The most unusual feature of the Rock 7 is how it uses fluid damping to suppress arm/cartridge resonances and spurious cartridge movement. Most audiophiles know they need to match the cartridge compliance with the effective mass of the arm, or else large low frequency resonances are excited that can affect the sound or, in some cases, can even overload the phono preamp, or even cause the cartridge to mistrack. Even in a compatible arm/cartridge combination, these resonances are still there, just lower in amplitude. With my previous turntable/arm I made mistakes more than once by picking the wrong cartridge for the arm. In these cases I could actually watch the speaker woofers from across the room making large excursions independent of the music. Record warps and center-hole misalignments also cause the cartridge to move inconsistently with the music at low frequencies. These problems smear the sound and obscure detail and focus, yet they are ubiquitous in almost all turntable setups. Some turntable designers employ heroic (and often extremely expensive) efforts to reduce the occurrence of these perturbations. Several other turntables and arms use damping at the rear of the arm where a small trough or well containing silicone damping fluid is located. However, with this approach the cartridge perturbations have already affected the sound before they even reach the trough.
The Townshend turntable locates the trough so as to damp the perturbations right at the cartridge head shell. A substantial trough, shaped in the arc of the record, and containing viscous damping fluid, is fastened to the sub-chassis and swings directly over the top of the record's surface. Townshend supplies an outrigger assembly that attaches to the tonearm headshell and supports a paddle (just a small aluminum tube) that is immersed in the trough as it travels across the record along with the stylus. The outrigger assembly insures intimate contact between the paddle and the cartridge, and damps the undesirable perturbations right at the headshell, while allowing the cartridge to follow the groove modulations accurately. This eliminates the smearing at the source and gives the sound rock solid imaging and focus—hence the turntable's name. The figure below is from the Townsend web site, and plots the low frequency response of a typical arm/cartridge between 5Hz and 20Hz. The upper plot is without damping and reveals a resonance of about 15dB in amplitude at 8Hz and, an overall increase in spurious (i.e., not part of the music) energy in the measurement band. This plot is probably typical of how your turntable system is working today, no matter how much you spent on the arm or cartridge. The lower plot depicts the response with the fluid damping as implemented in the Rock 7 and shows complete suppression of the resonance. Wow! Even though this is a crude engineering plot, it doesn't take much imagination to appreciate how significant it is to get rid of all that junk between 5Hz and 20Hz while letting the 'real music' pass through unperturbed.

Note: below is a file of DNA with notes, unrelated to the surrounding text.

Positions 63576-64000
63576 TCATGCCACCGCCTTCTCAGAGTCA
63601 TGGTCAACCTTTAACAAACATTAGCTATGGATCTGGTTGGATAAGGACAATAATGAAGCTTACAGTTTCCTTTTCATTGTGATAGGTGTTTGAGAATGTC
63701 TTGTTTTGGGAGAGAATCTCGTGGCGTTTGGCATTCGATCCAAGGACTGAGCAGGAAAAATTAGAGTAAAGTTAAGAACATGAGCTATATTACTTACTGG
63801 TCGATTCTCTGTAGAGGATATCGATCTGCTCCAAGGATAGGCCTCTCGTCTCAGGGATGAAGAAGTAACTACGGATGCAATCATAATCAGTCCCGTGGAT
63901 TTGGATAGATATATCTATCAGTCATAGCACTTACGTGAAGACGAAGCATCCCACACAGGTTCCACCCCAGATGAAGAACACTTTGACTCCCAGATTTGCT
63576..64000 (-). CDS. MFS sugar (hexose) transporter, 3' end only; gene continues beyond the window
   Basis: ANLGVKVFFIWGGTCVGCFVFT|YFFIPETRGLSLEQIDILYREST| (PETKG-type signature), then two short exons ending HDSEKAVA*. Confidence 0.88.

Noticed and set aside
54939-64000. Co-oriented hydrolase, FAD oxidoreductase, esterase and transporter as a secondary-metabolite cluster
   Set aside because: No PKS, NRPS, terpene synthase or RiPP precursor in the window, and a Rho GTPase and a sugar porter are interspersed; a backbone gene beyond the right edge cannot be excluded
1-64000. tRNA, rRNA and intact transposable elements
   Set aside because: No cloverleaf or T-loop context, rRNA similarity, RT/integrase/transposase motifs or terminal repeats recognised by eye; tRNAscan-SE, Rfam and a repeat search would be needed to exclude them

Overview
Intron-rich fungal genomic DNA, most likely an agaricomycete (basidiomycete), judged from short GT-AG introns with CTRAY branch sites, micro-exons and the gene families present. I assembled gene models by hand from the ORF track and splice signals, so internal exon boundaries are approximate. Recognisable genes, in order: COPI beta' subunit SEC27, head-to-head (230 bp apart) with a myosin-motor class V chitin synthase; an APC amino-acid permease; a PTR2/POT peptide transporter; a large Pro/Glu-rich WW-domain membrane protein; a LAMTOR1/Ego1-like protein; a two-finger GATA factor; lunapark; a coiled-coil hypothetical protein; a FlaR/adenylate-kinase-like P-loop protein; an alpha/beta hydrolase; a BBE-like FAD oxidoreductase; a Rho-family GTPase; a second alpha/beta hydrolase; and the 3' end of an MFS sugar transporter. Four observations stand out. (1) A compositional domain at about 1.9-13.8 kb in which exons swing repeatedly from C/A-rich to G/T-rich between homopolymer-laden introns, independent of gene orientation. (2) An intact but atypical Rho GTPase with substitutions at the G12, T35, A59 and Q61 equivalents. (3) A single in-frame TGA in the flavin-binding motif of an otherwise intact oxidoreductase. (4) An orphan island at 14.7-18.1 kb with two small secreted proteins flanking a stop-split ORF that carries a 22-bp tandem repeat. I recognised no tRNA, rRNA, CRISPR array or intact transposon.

On the Townshend website it describes the trough as an option, but it makes no sense to buy the turntable without it. It makes such a huge difference in the sound; you can play records without using the trough, that after trying this once, you won't want to ever do so again. Max Townshend's ingenious outrigger and trough design is compatible with almost any tonearm.
The Rock 7 is supplied without a tonearm, but offers the buyer a choice of arm boards cut for a Rega, SME, Linn, Jelco, or Townshend arm. Custom arm boards are also available, which is what I ordered to accommodate my Helius Omega tonearm. Bob Levi and others have already commented on this outstanding tonearm in other issues of PFO, so I won't go into it specifically in this review, but the sound of the tonearm is linked to the turntable sound, as I am sure you all appreciate. If you can afford the Helius Omega, I recommend it highly.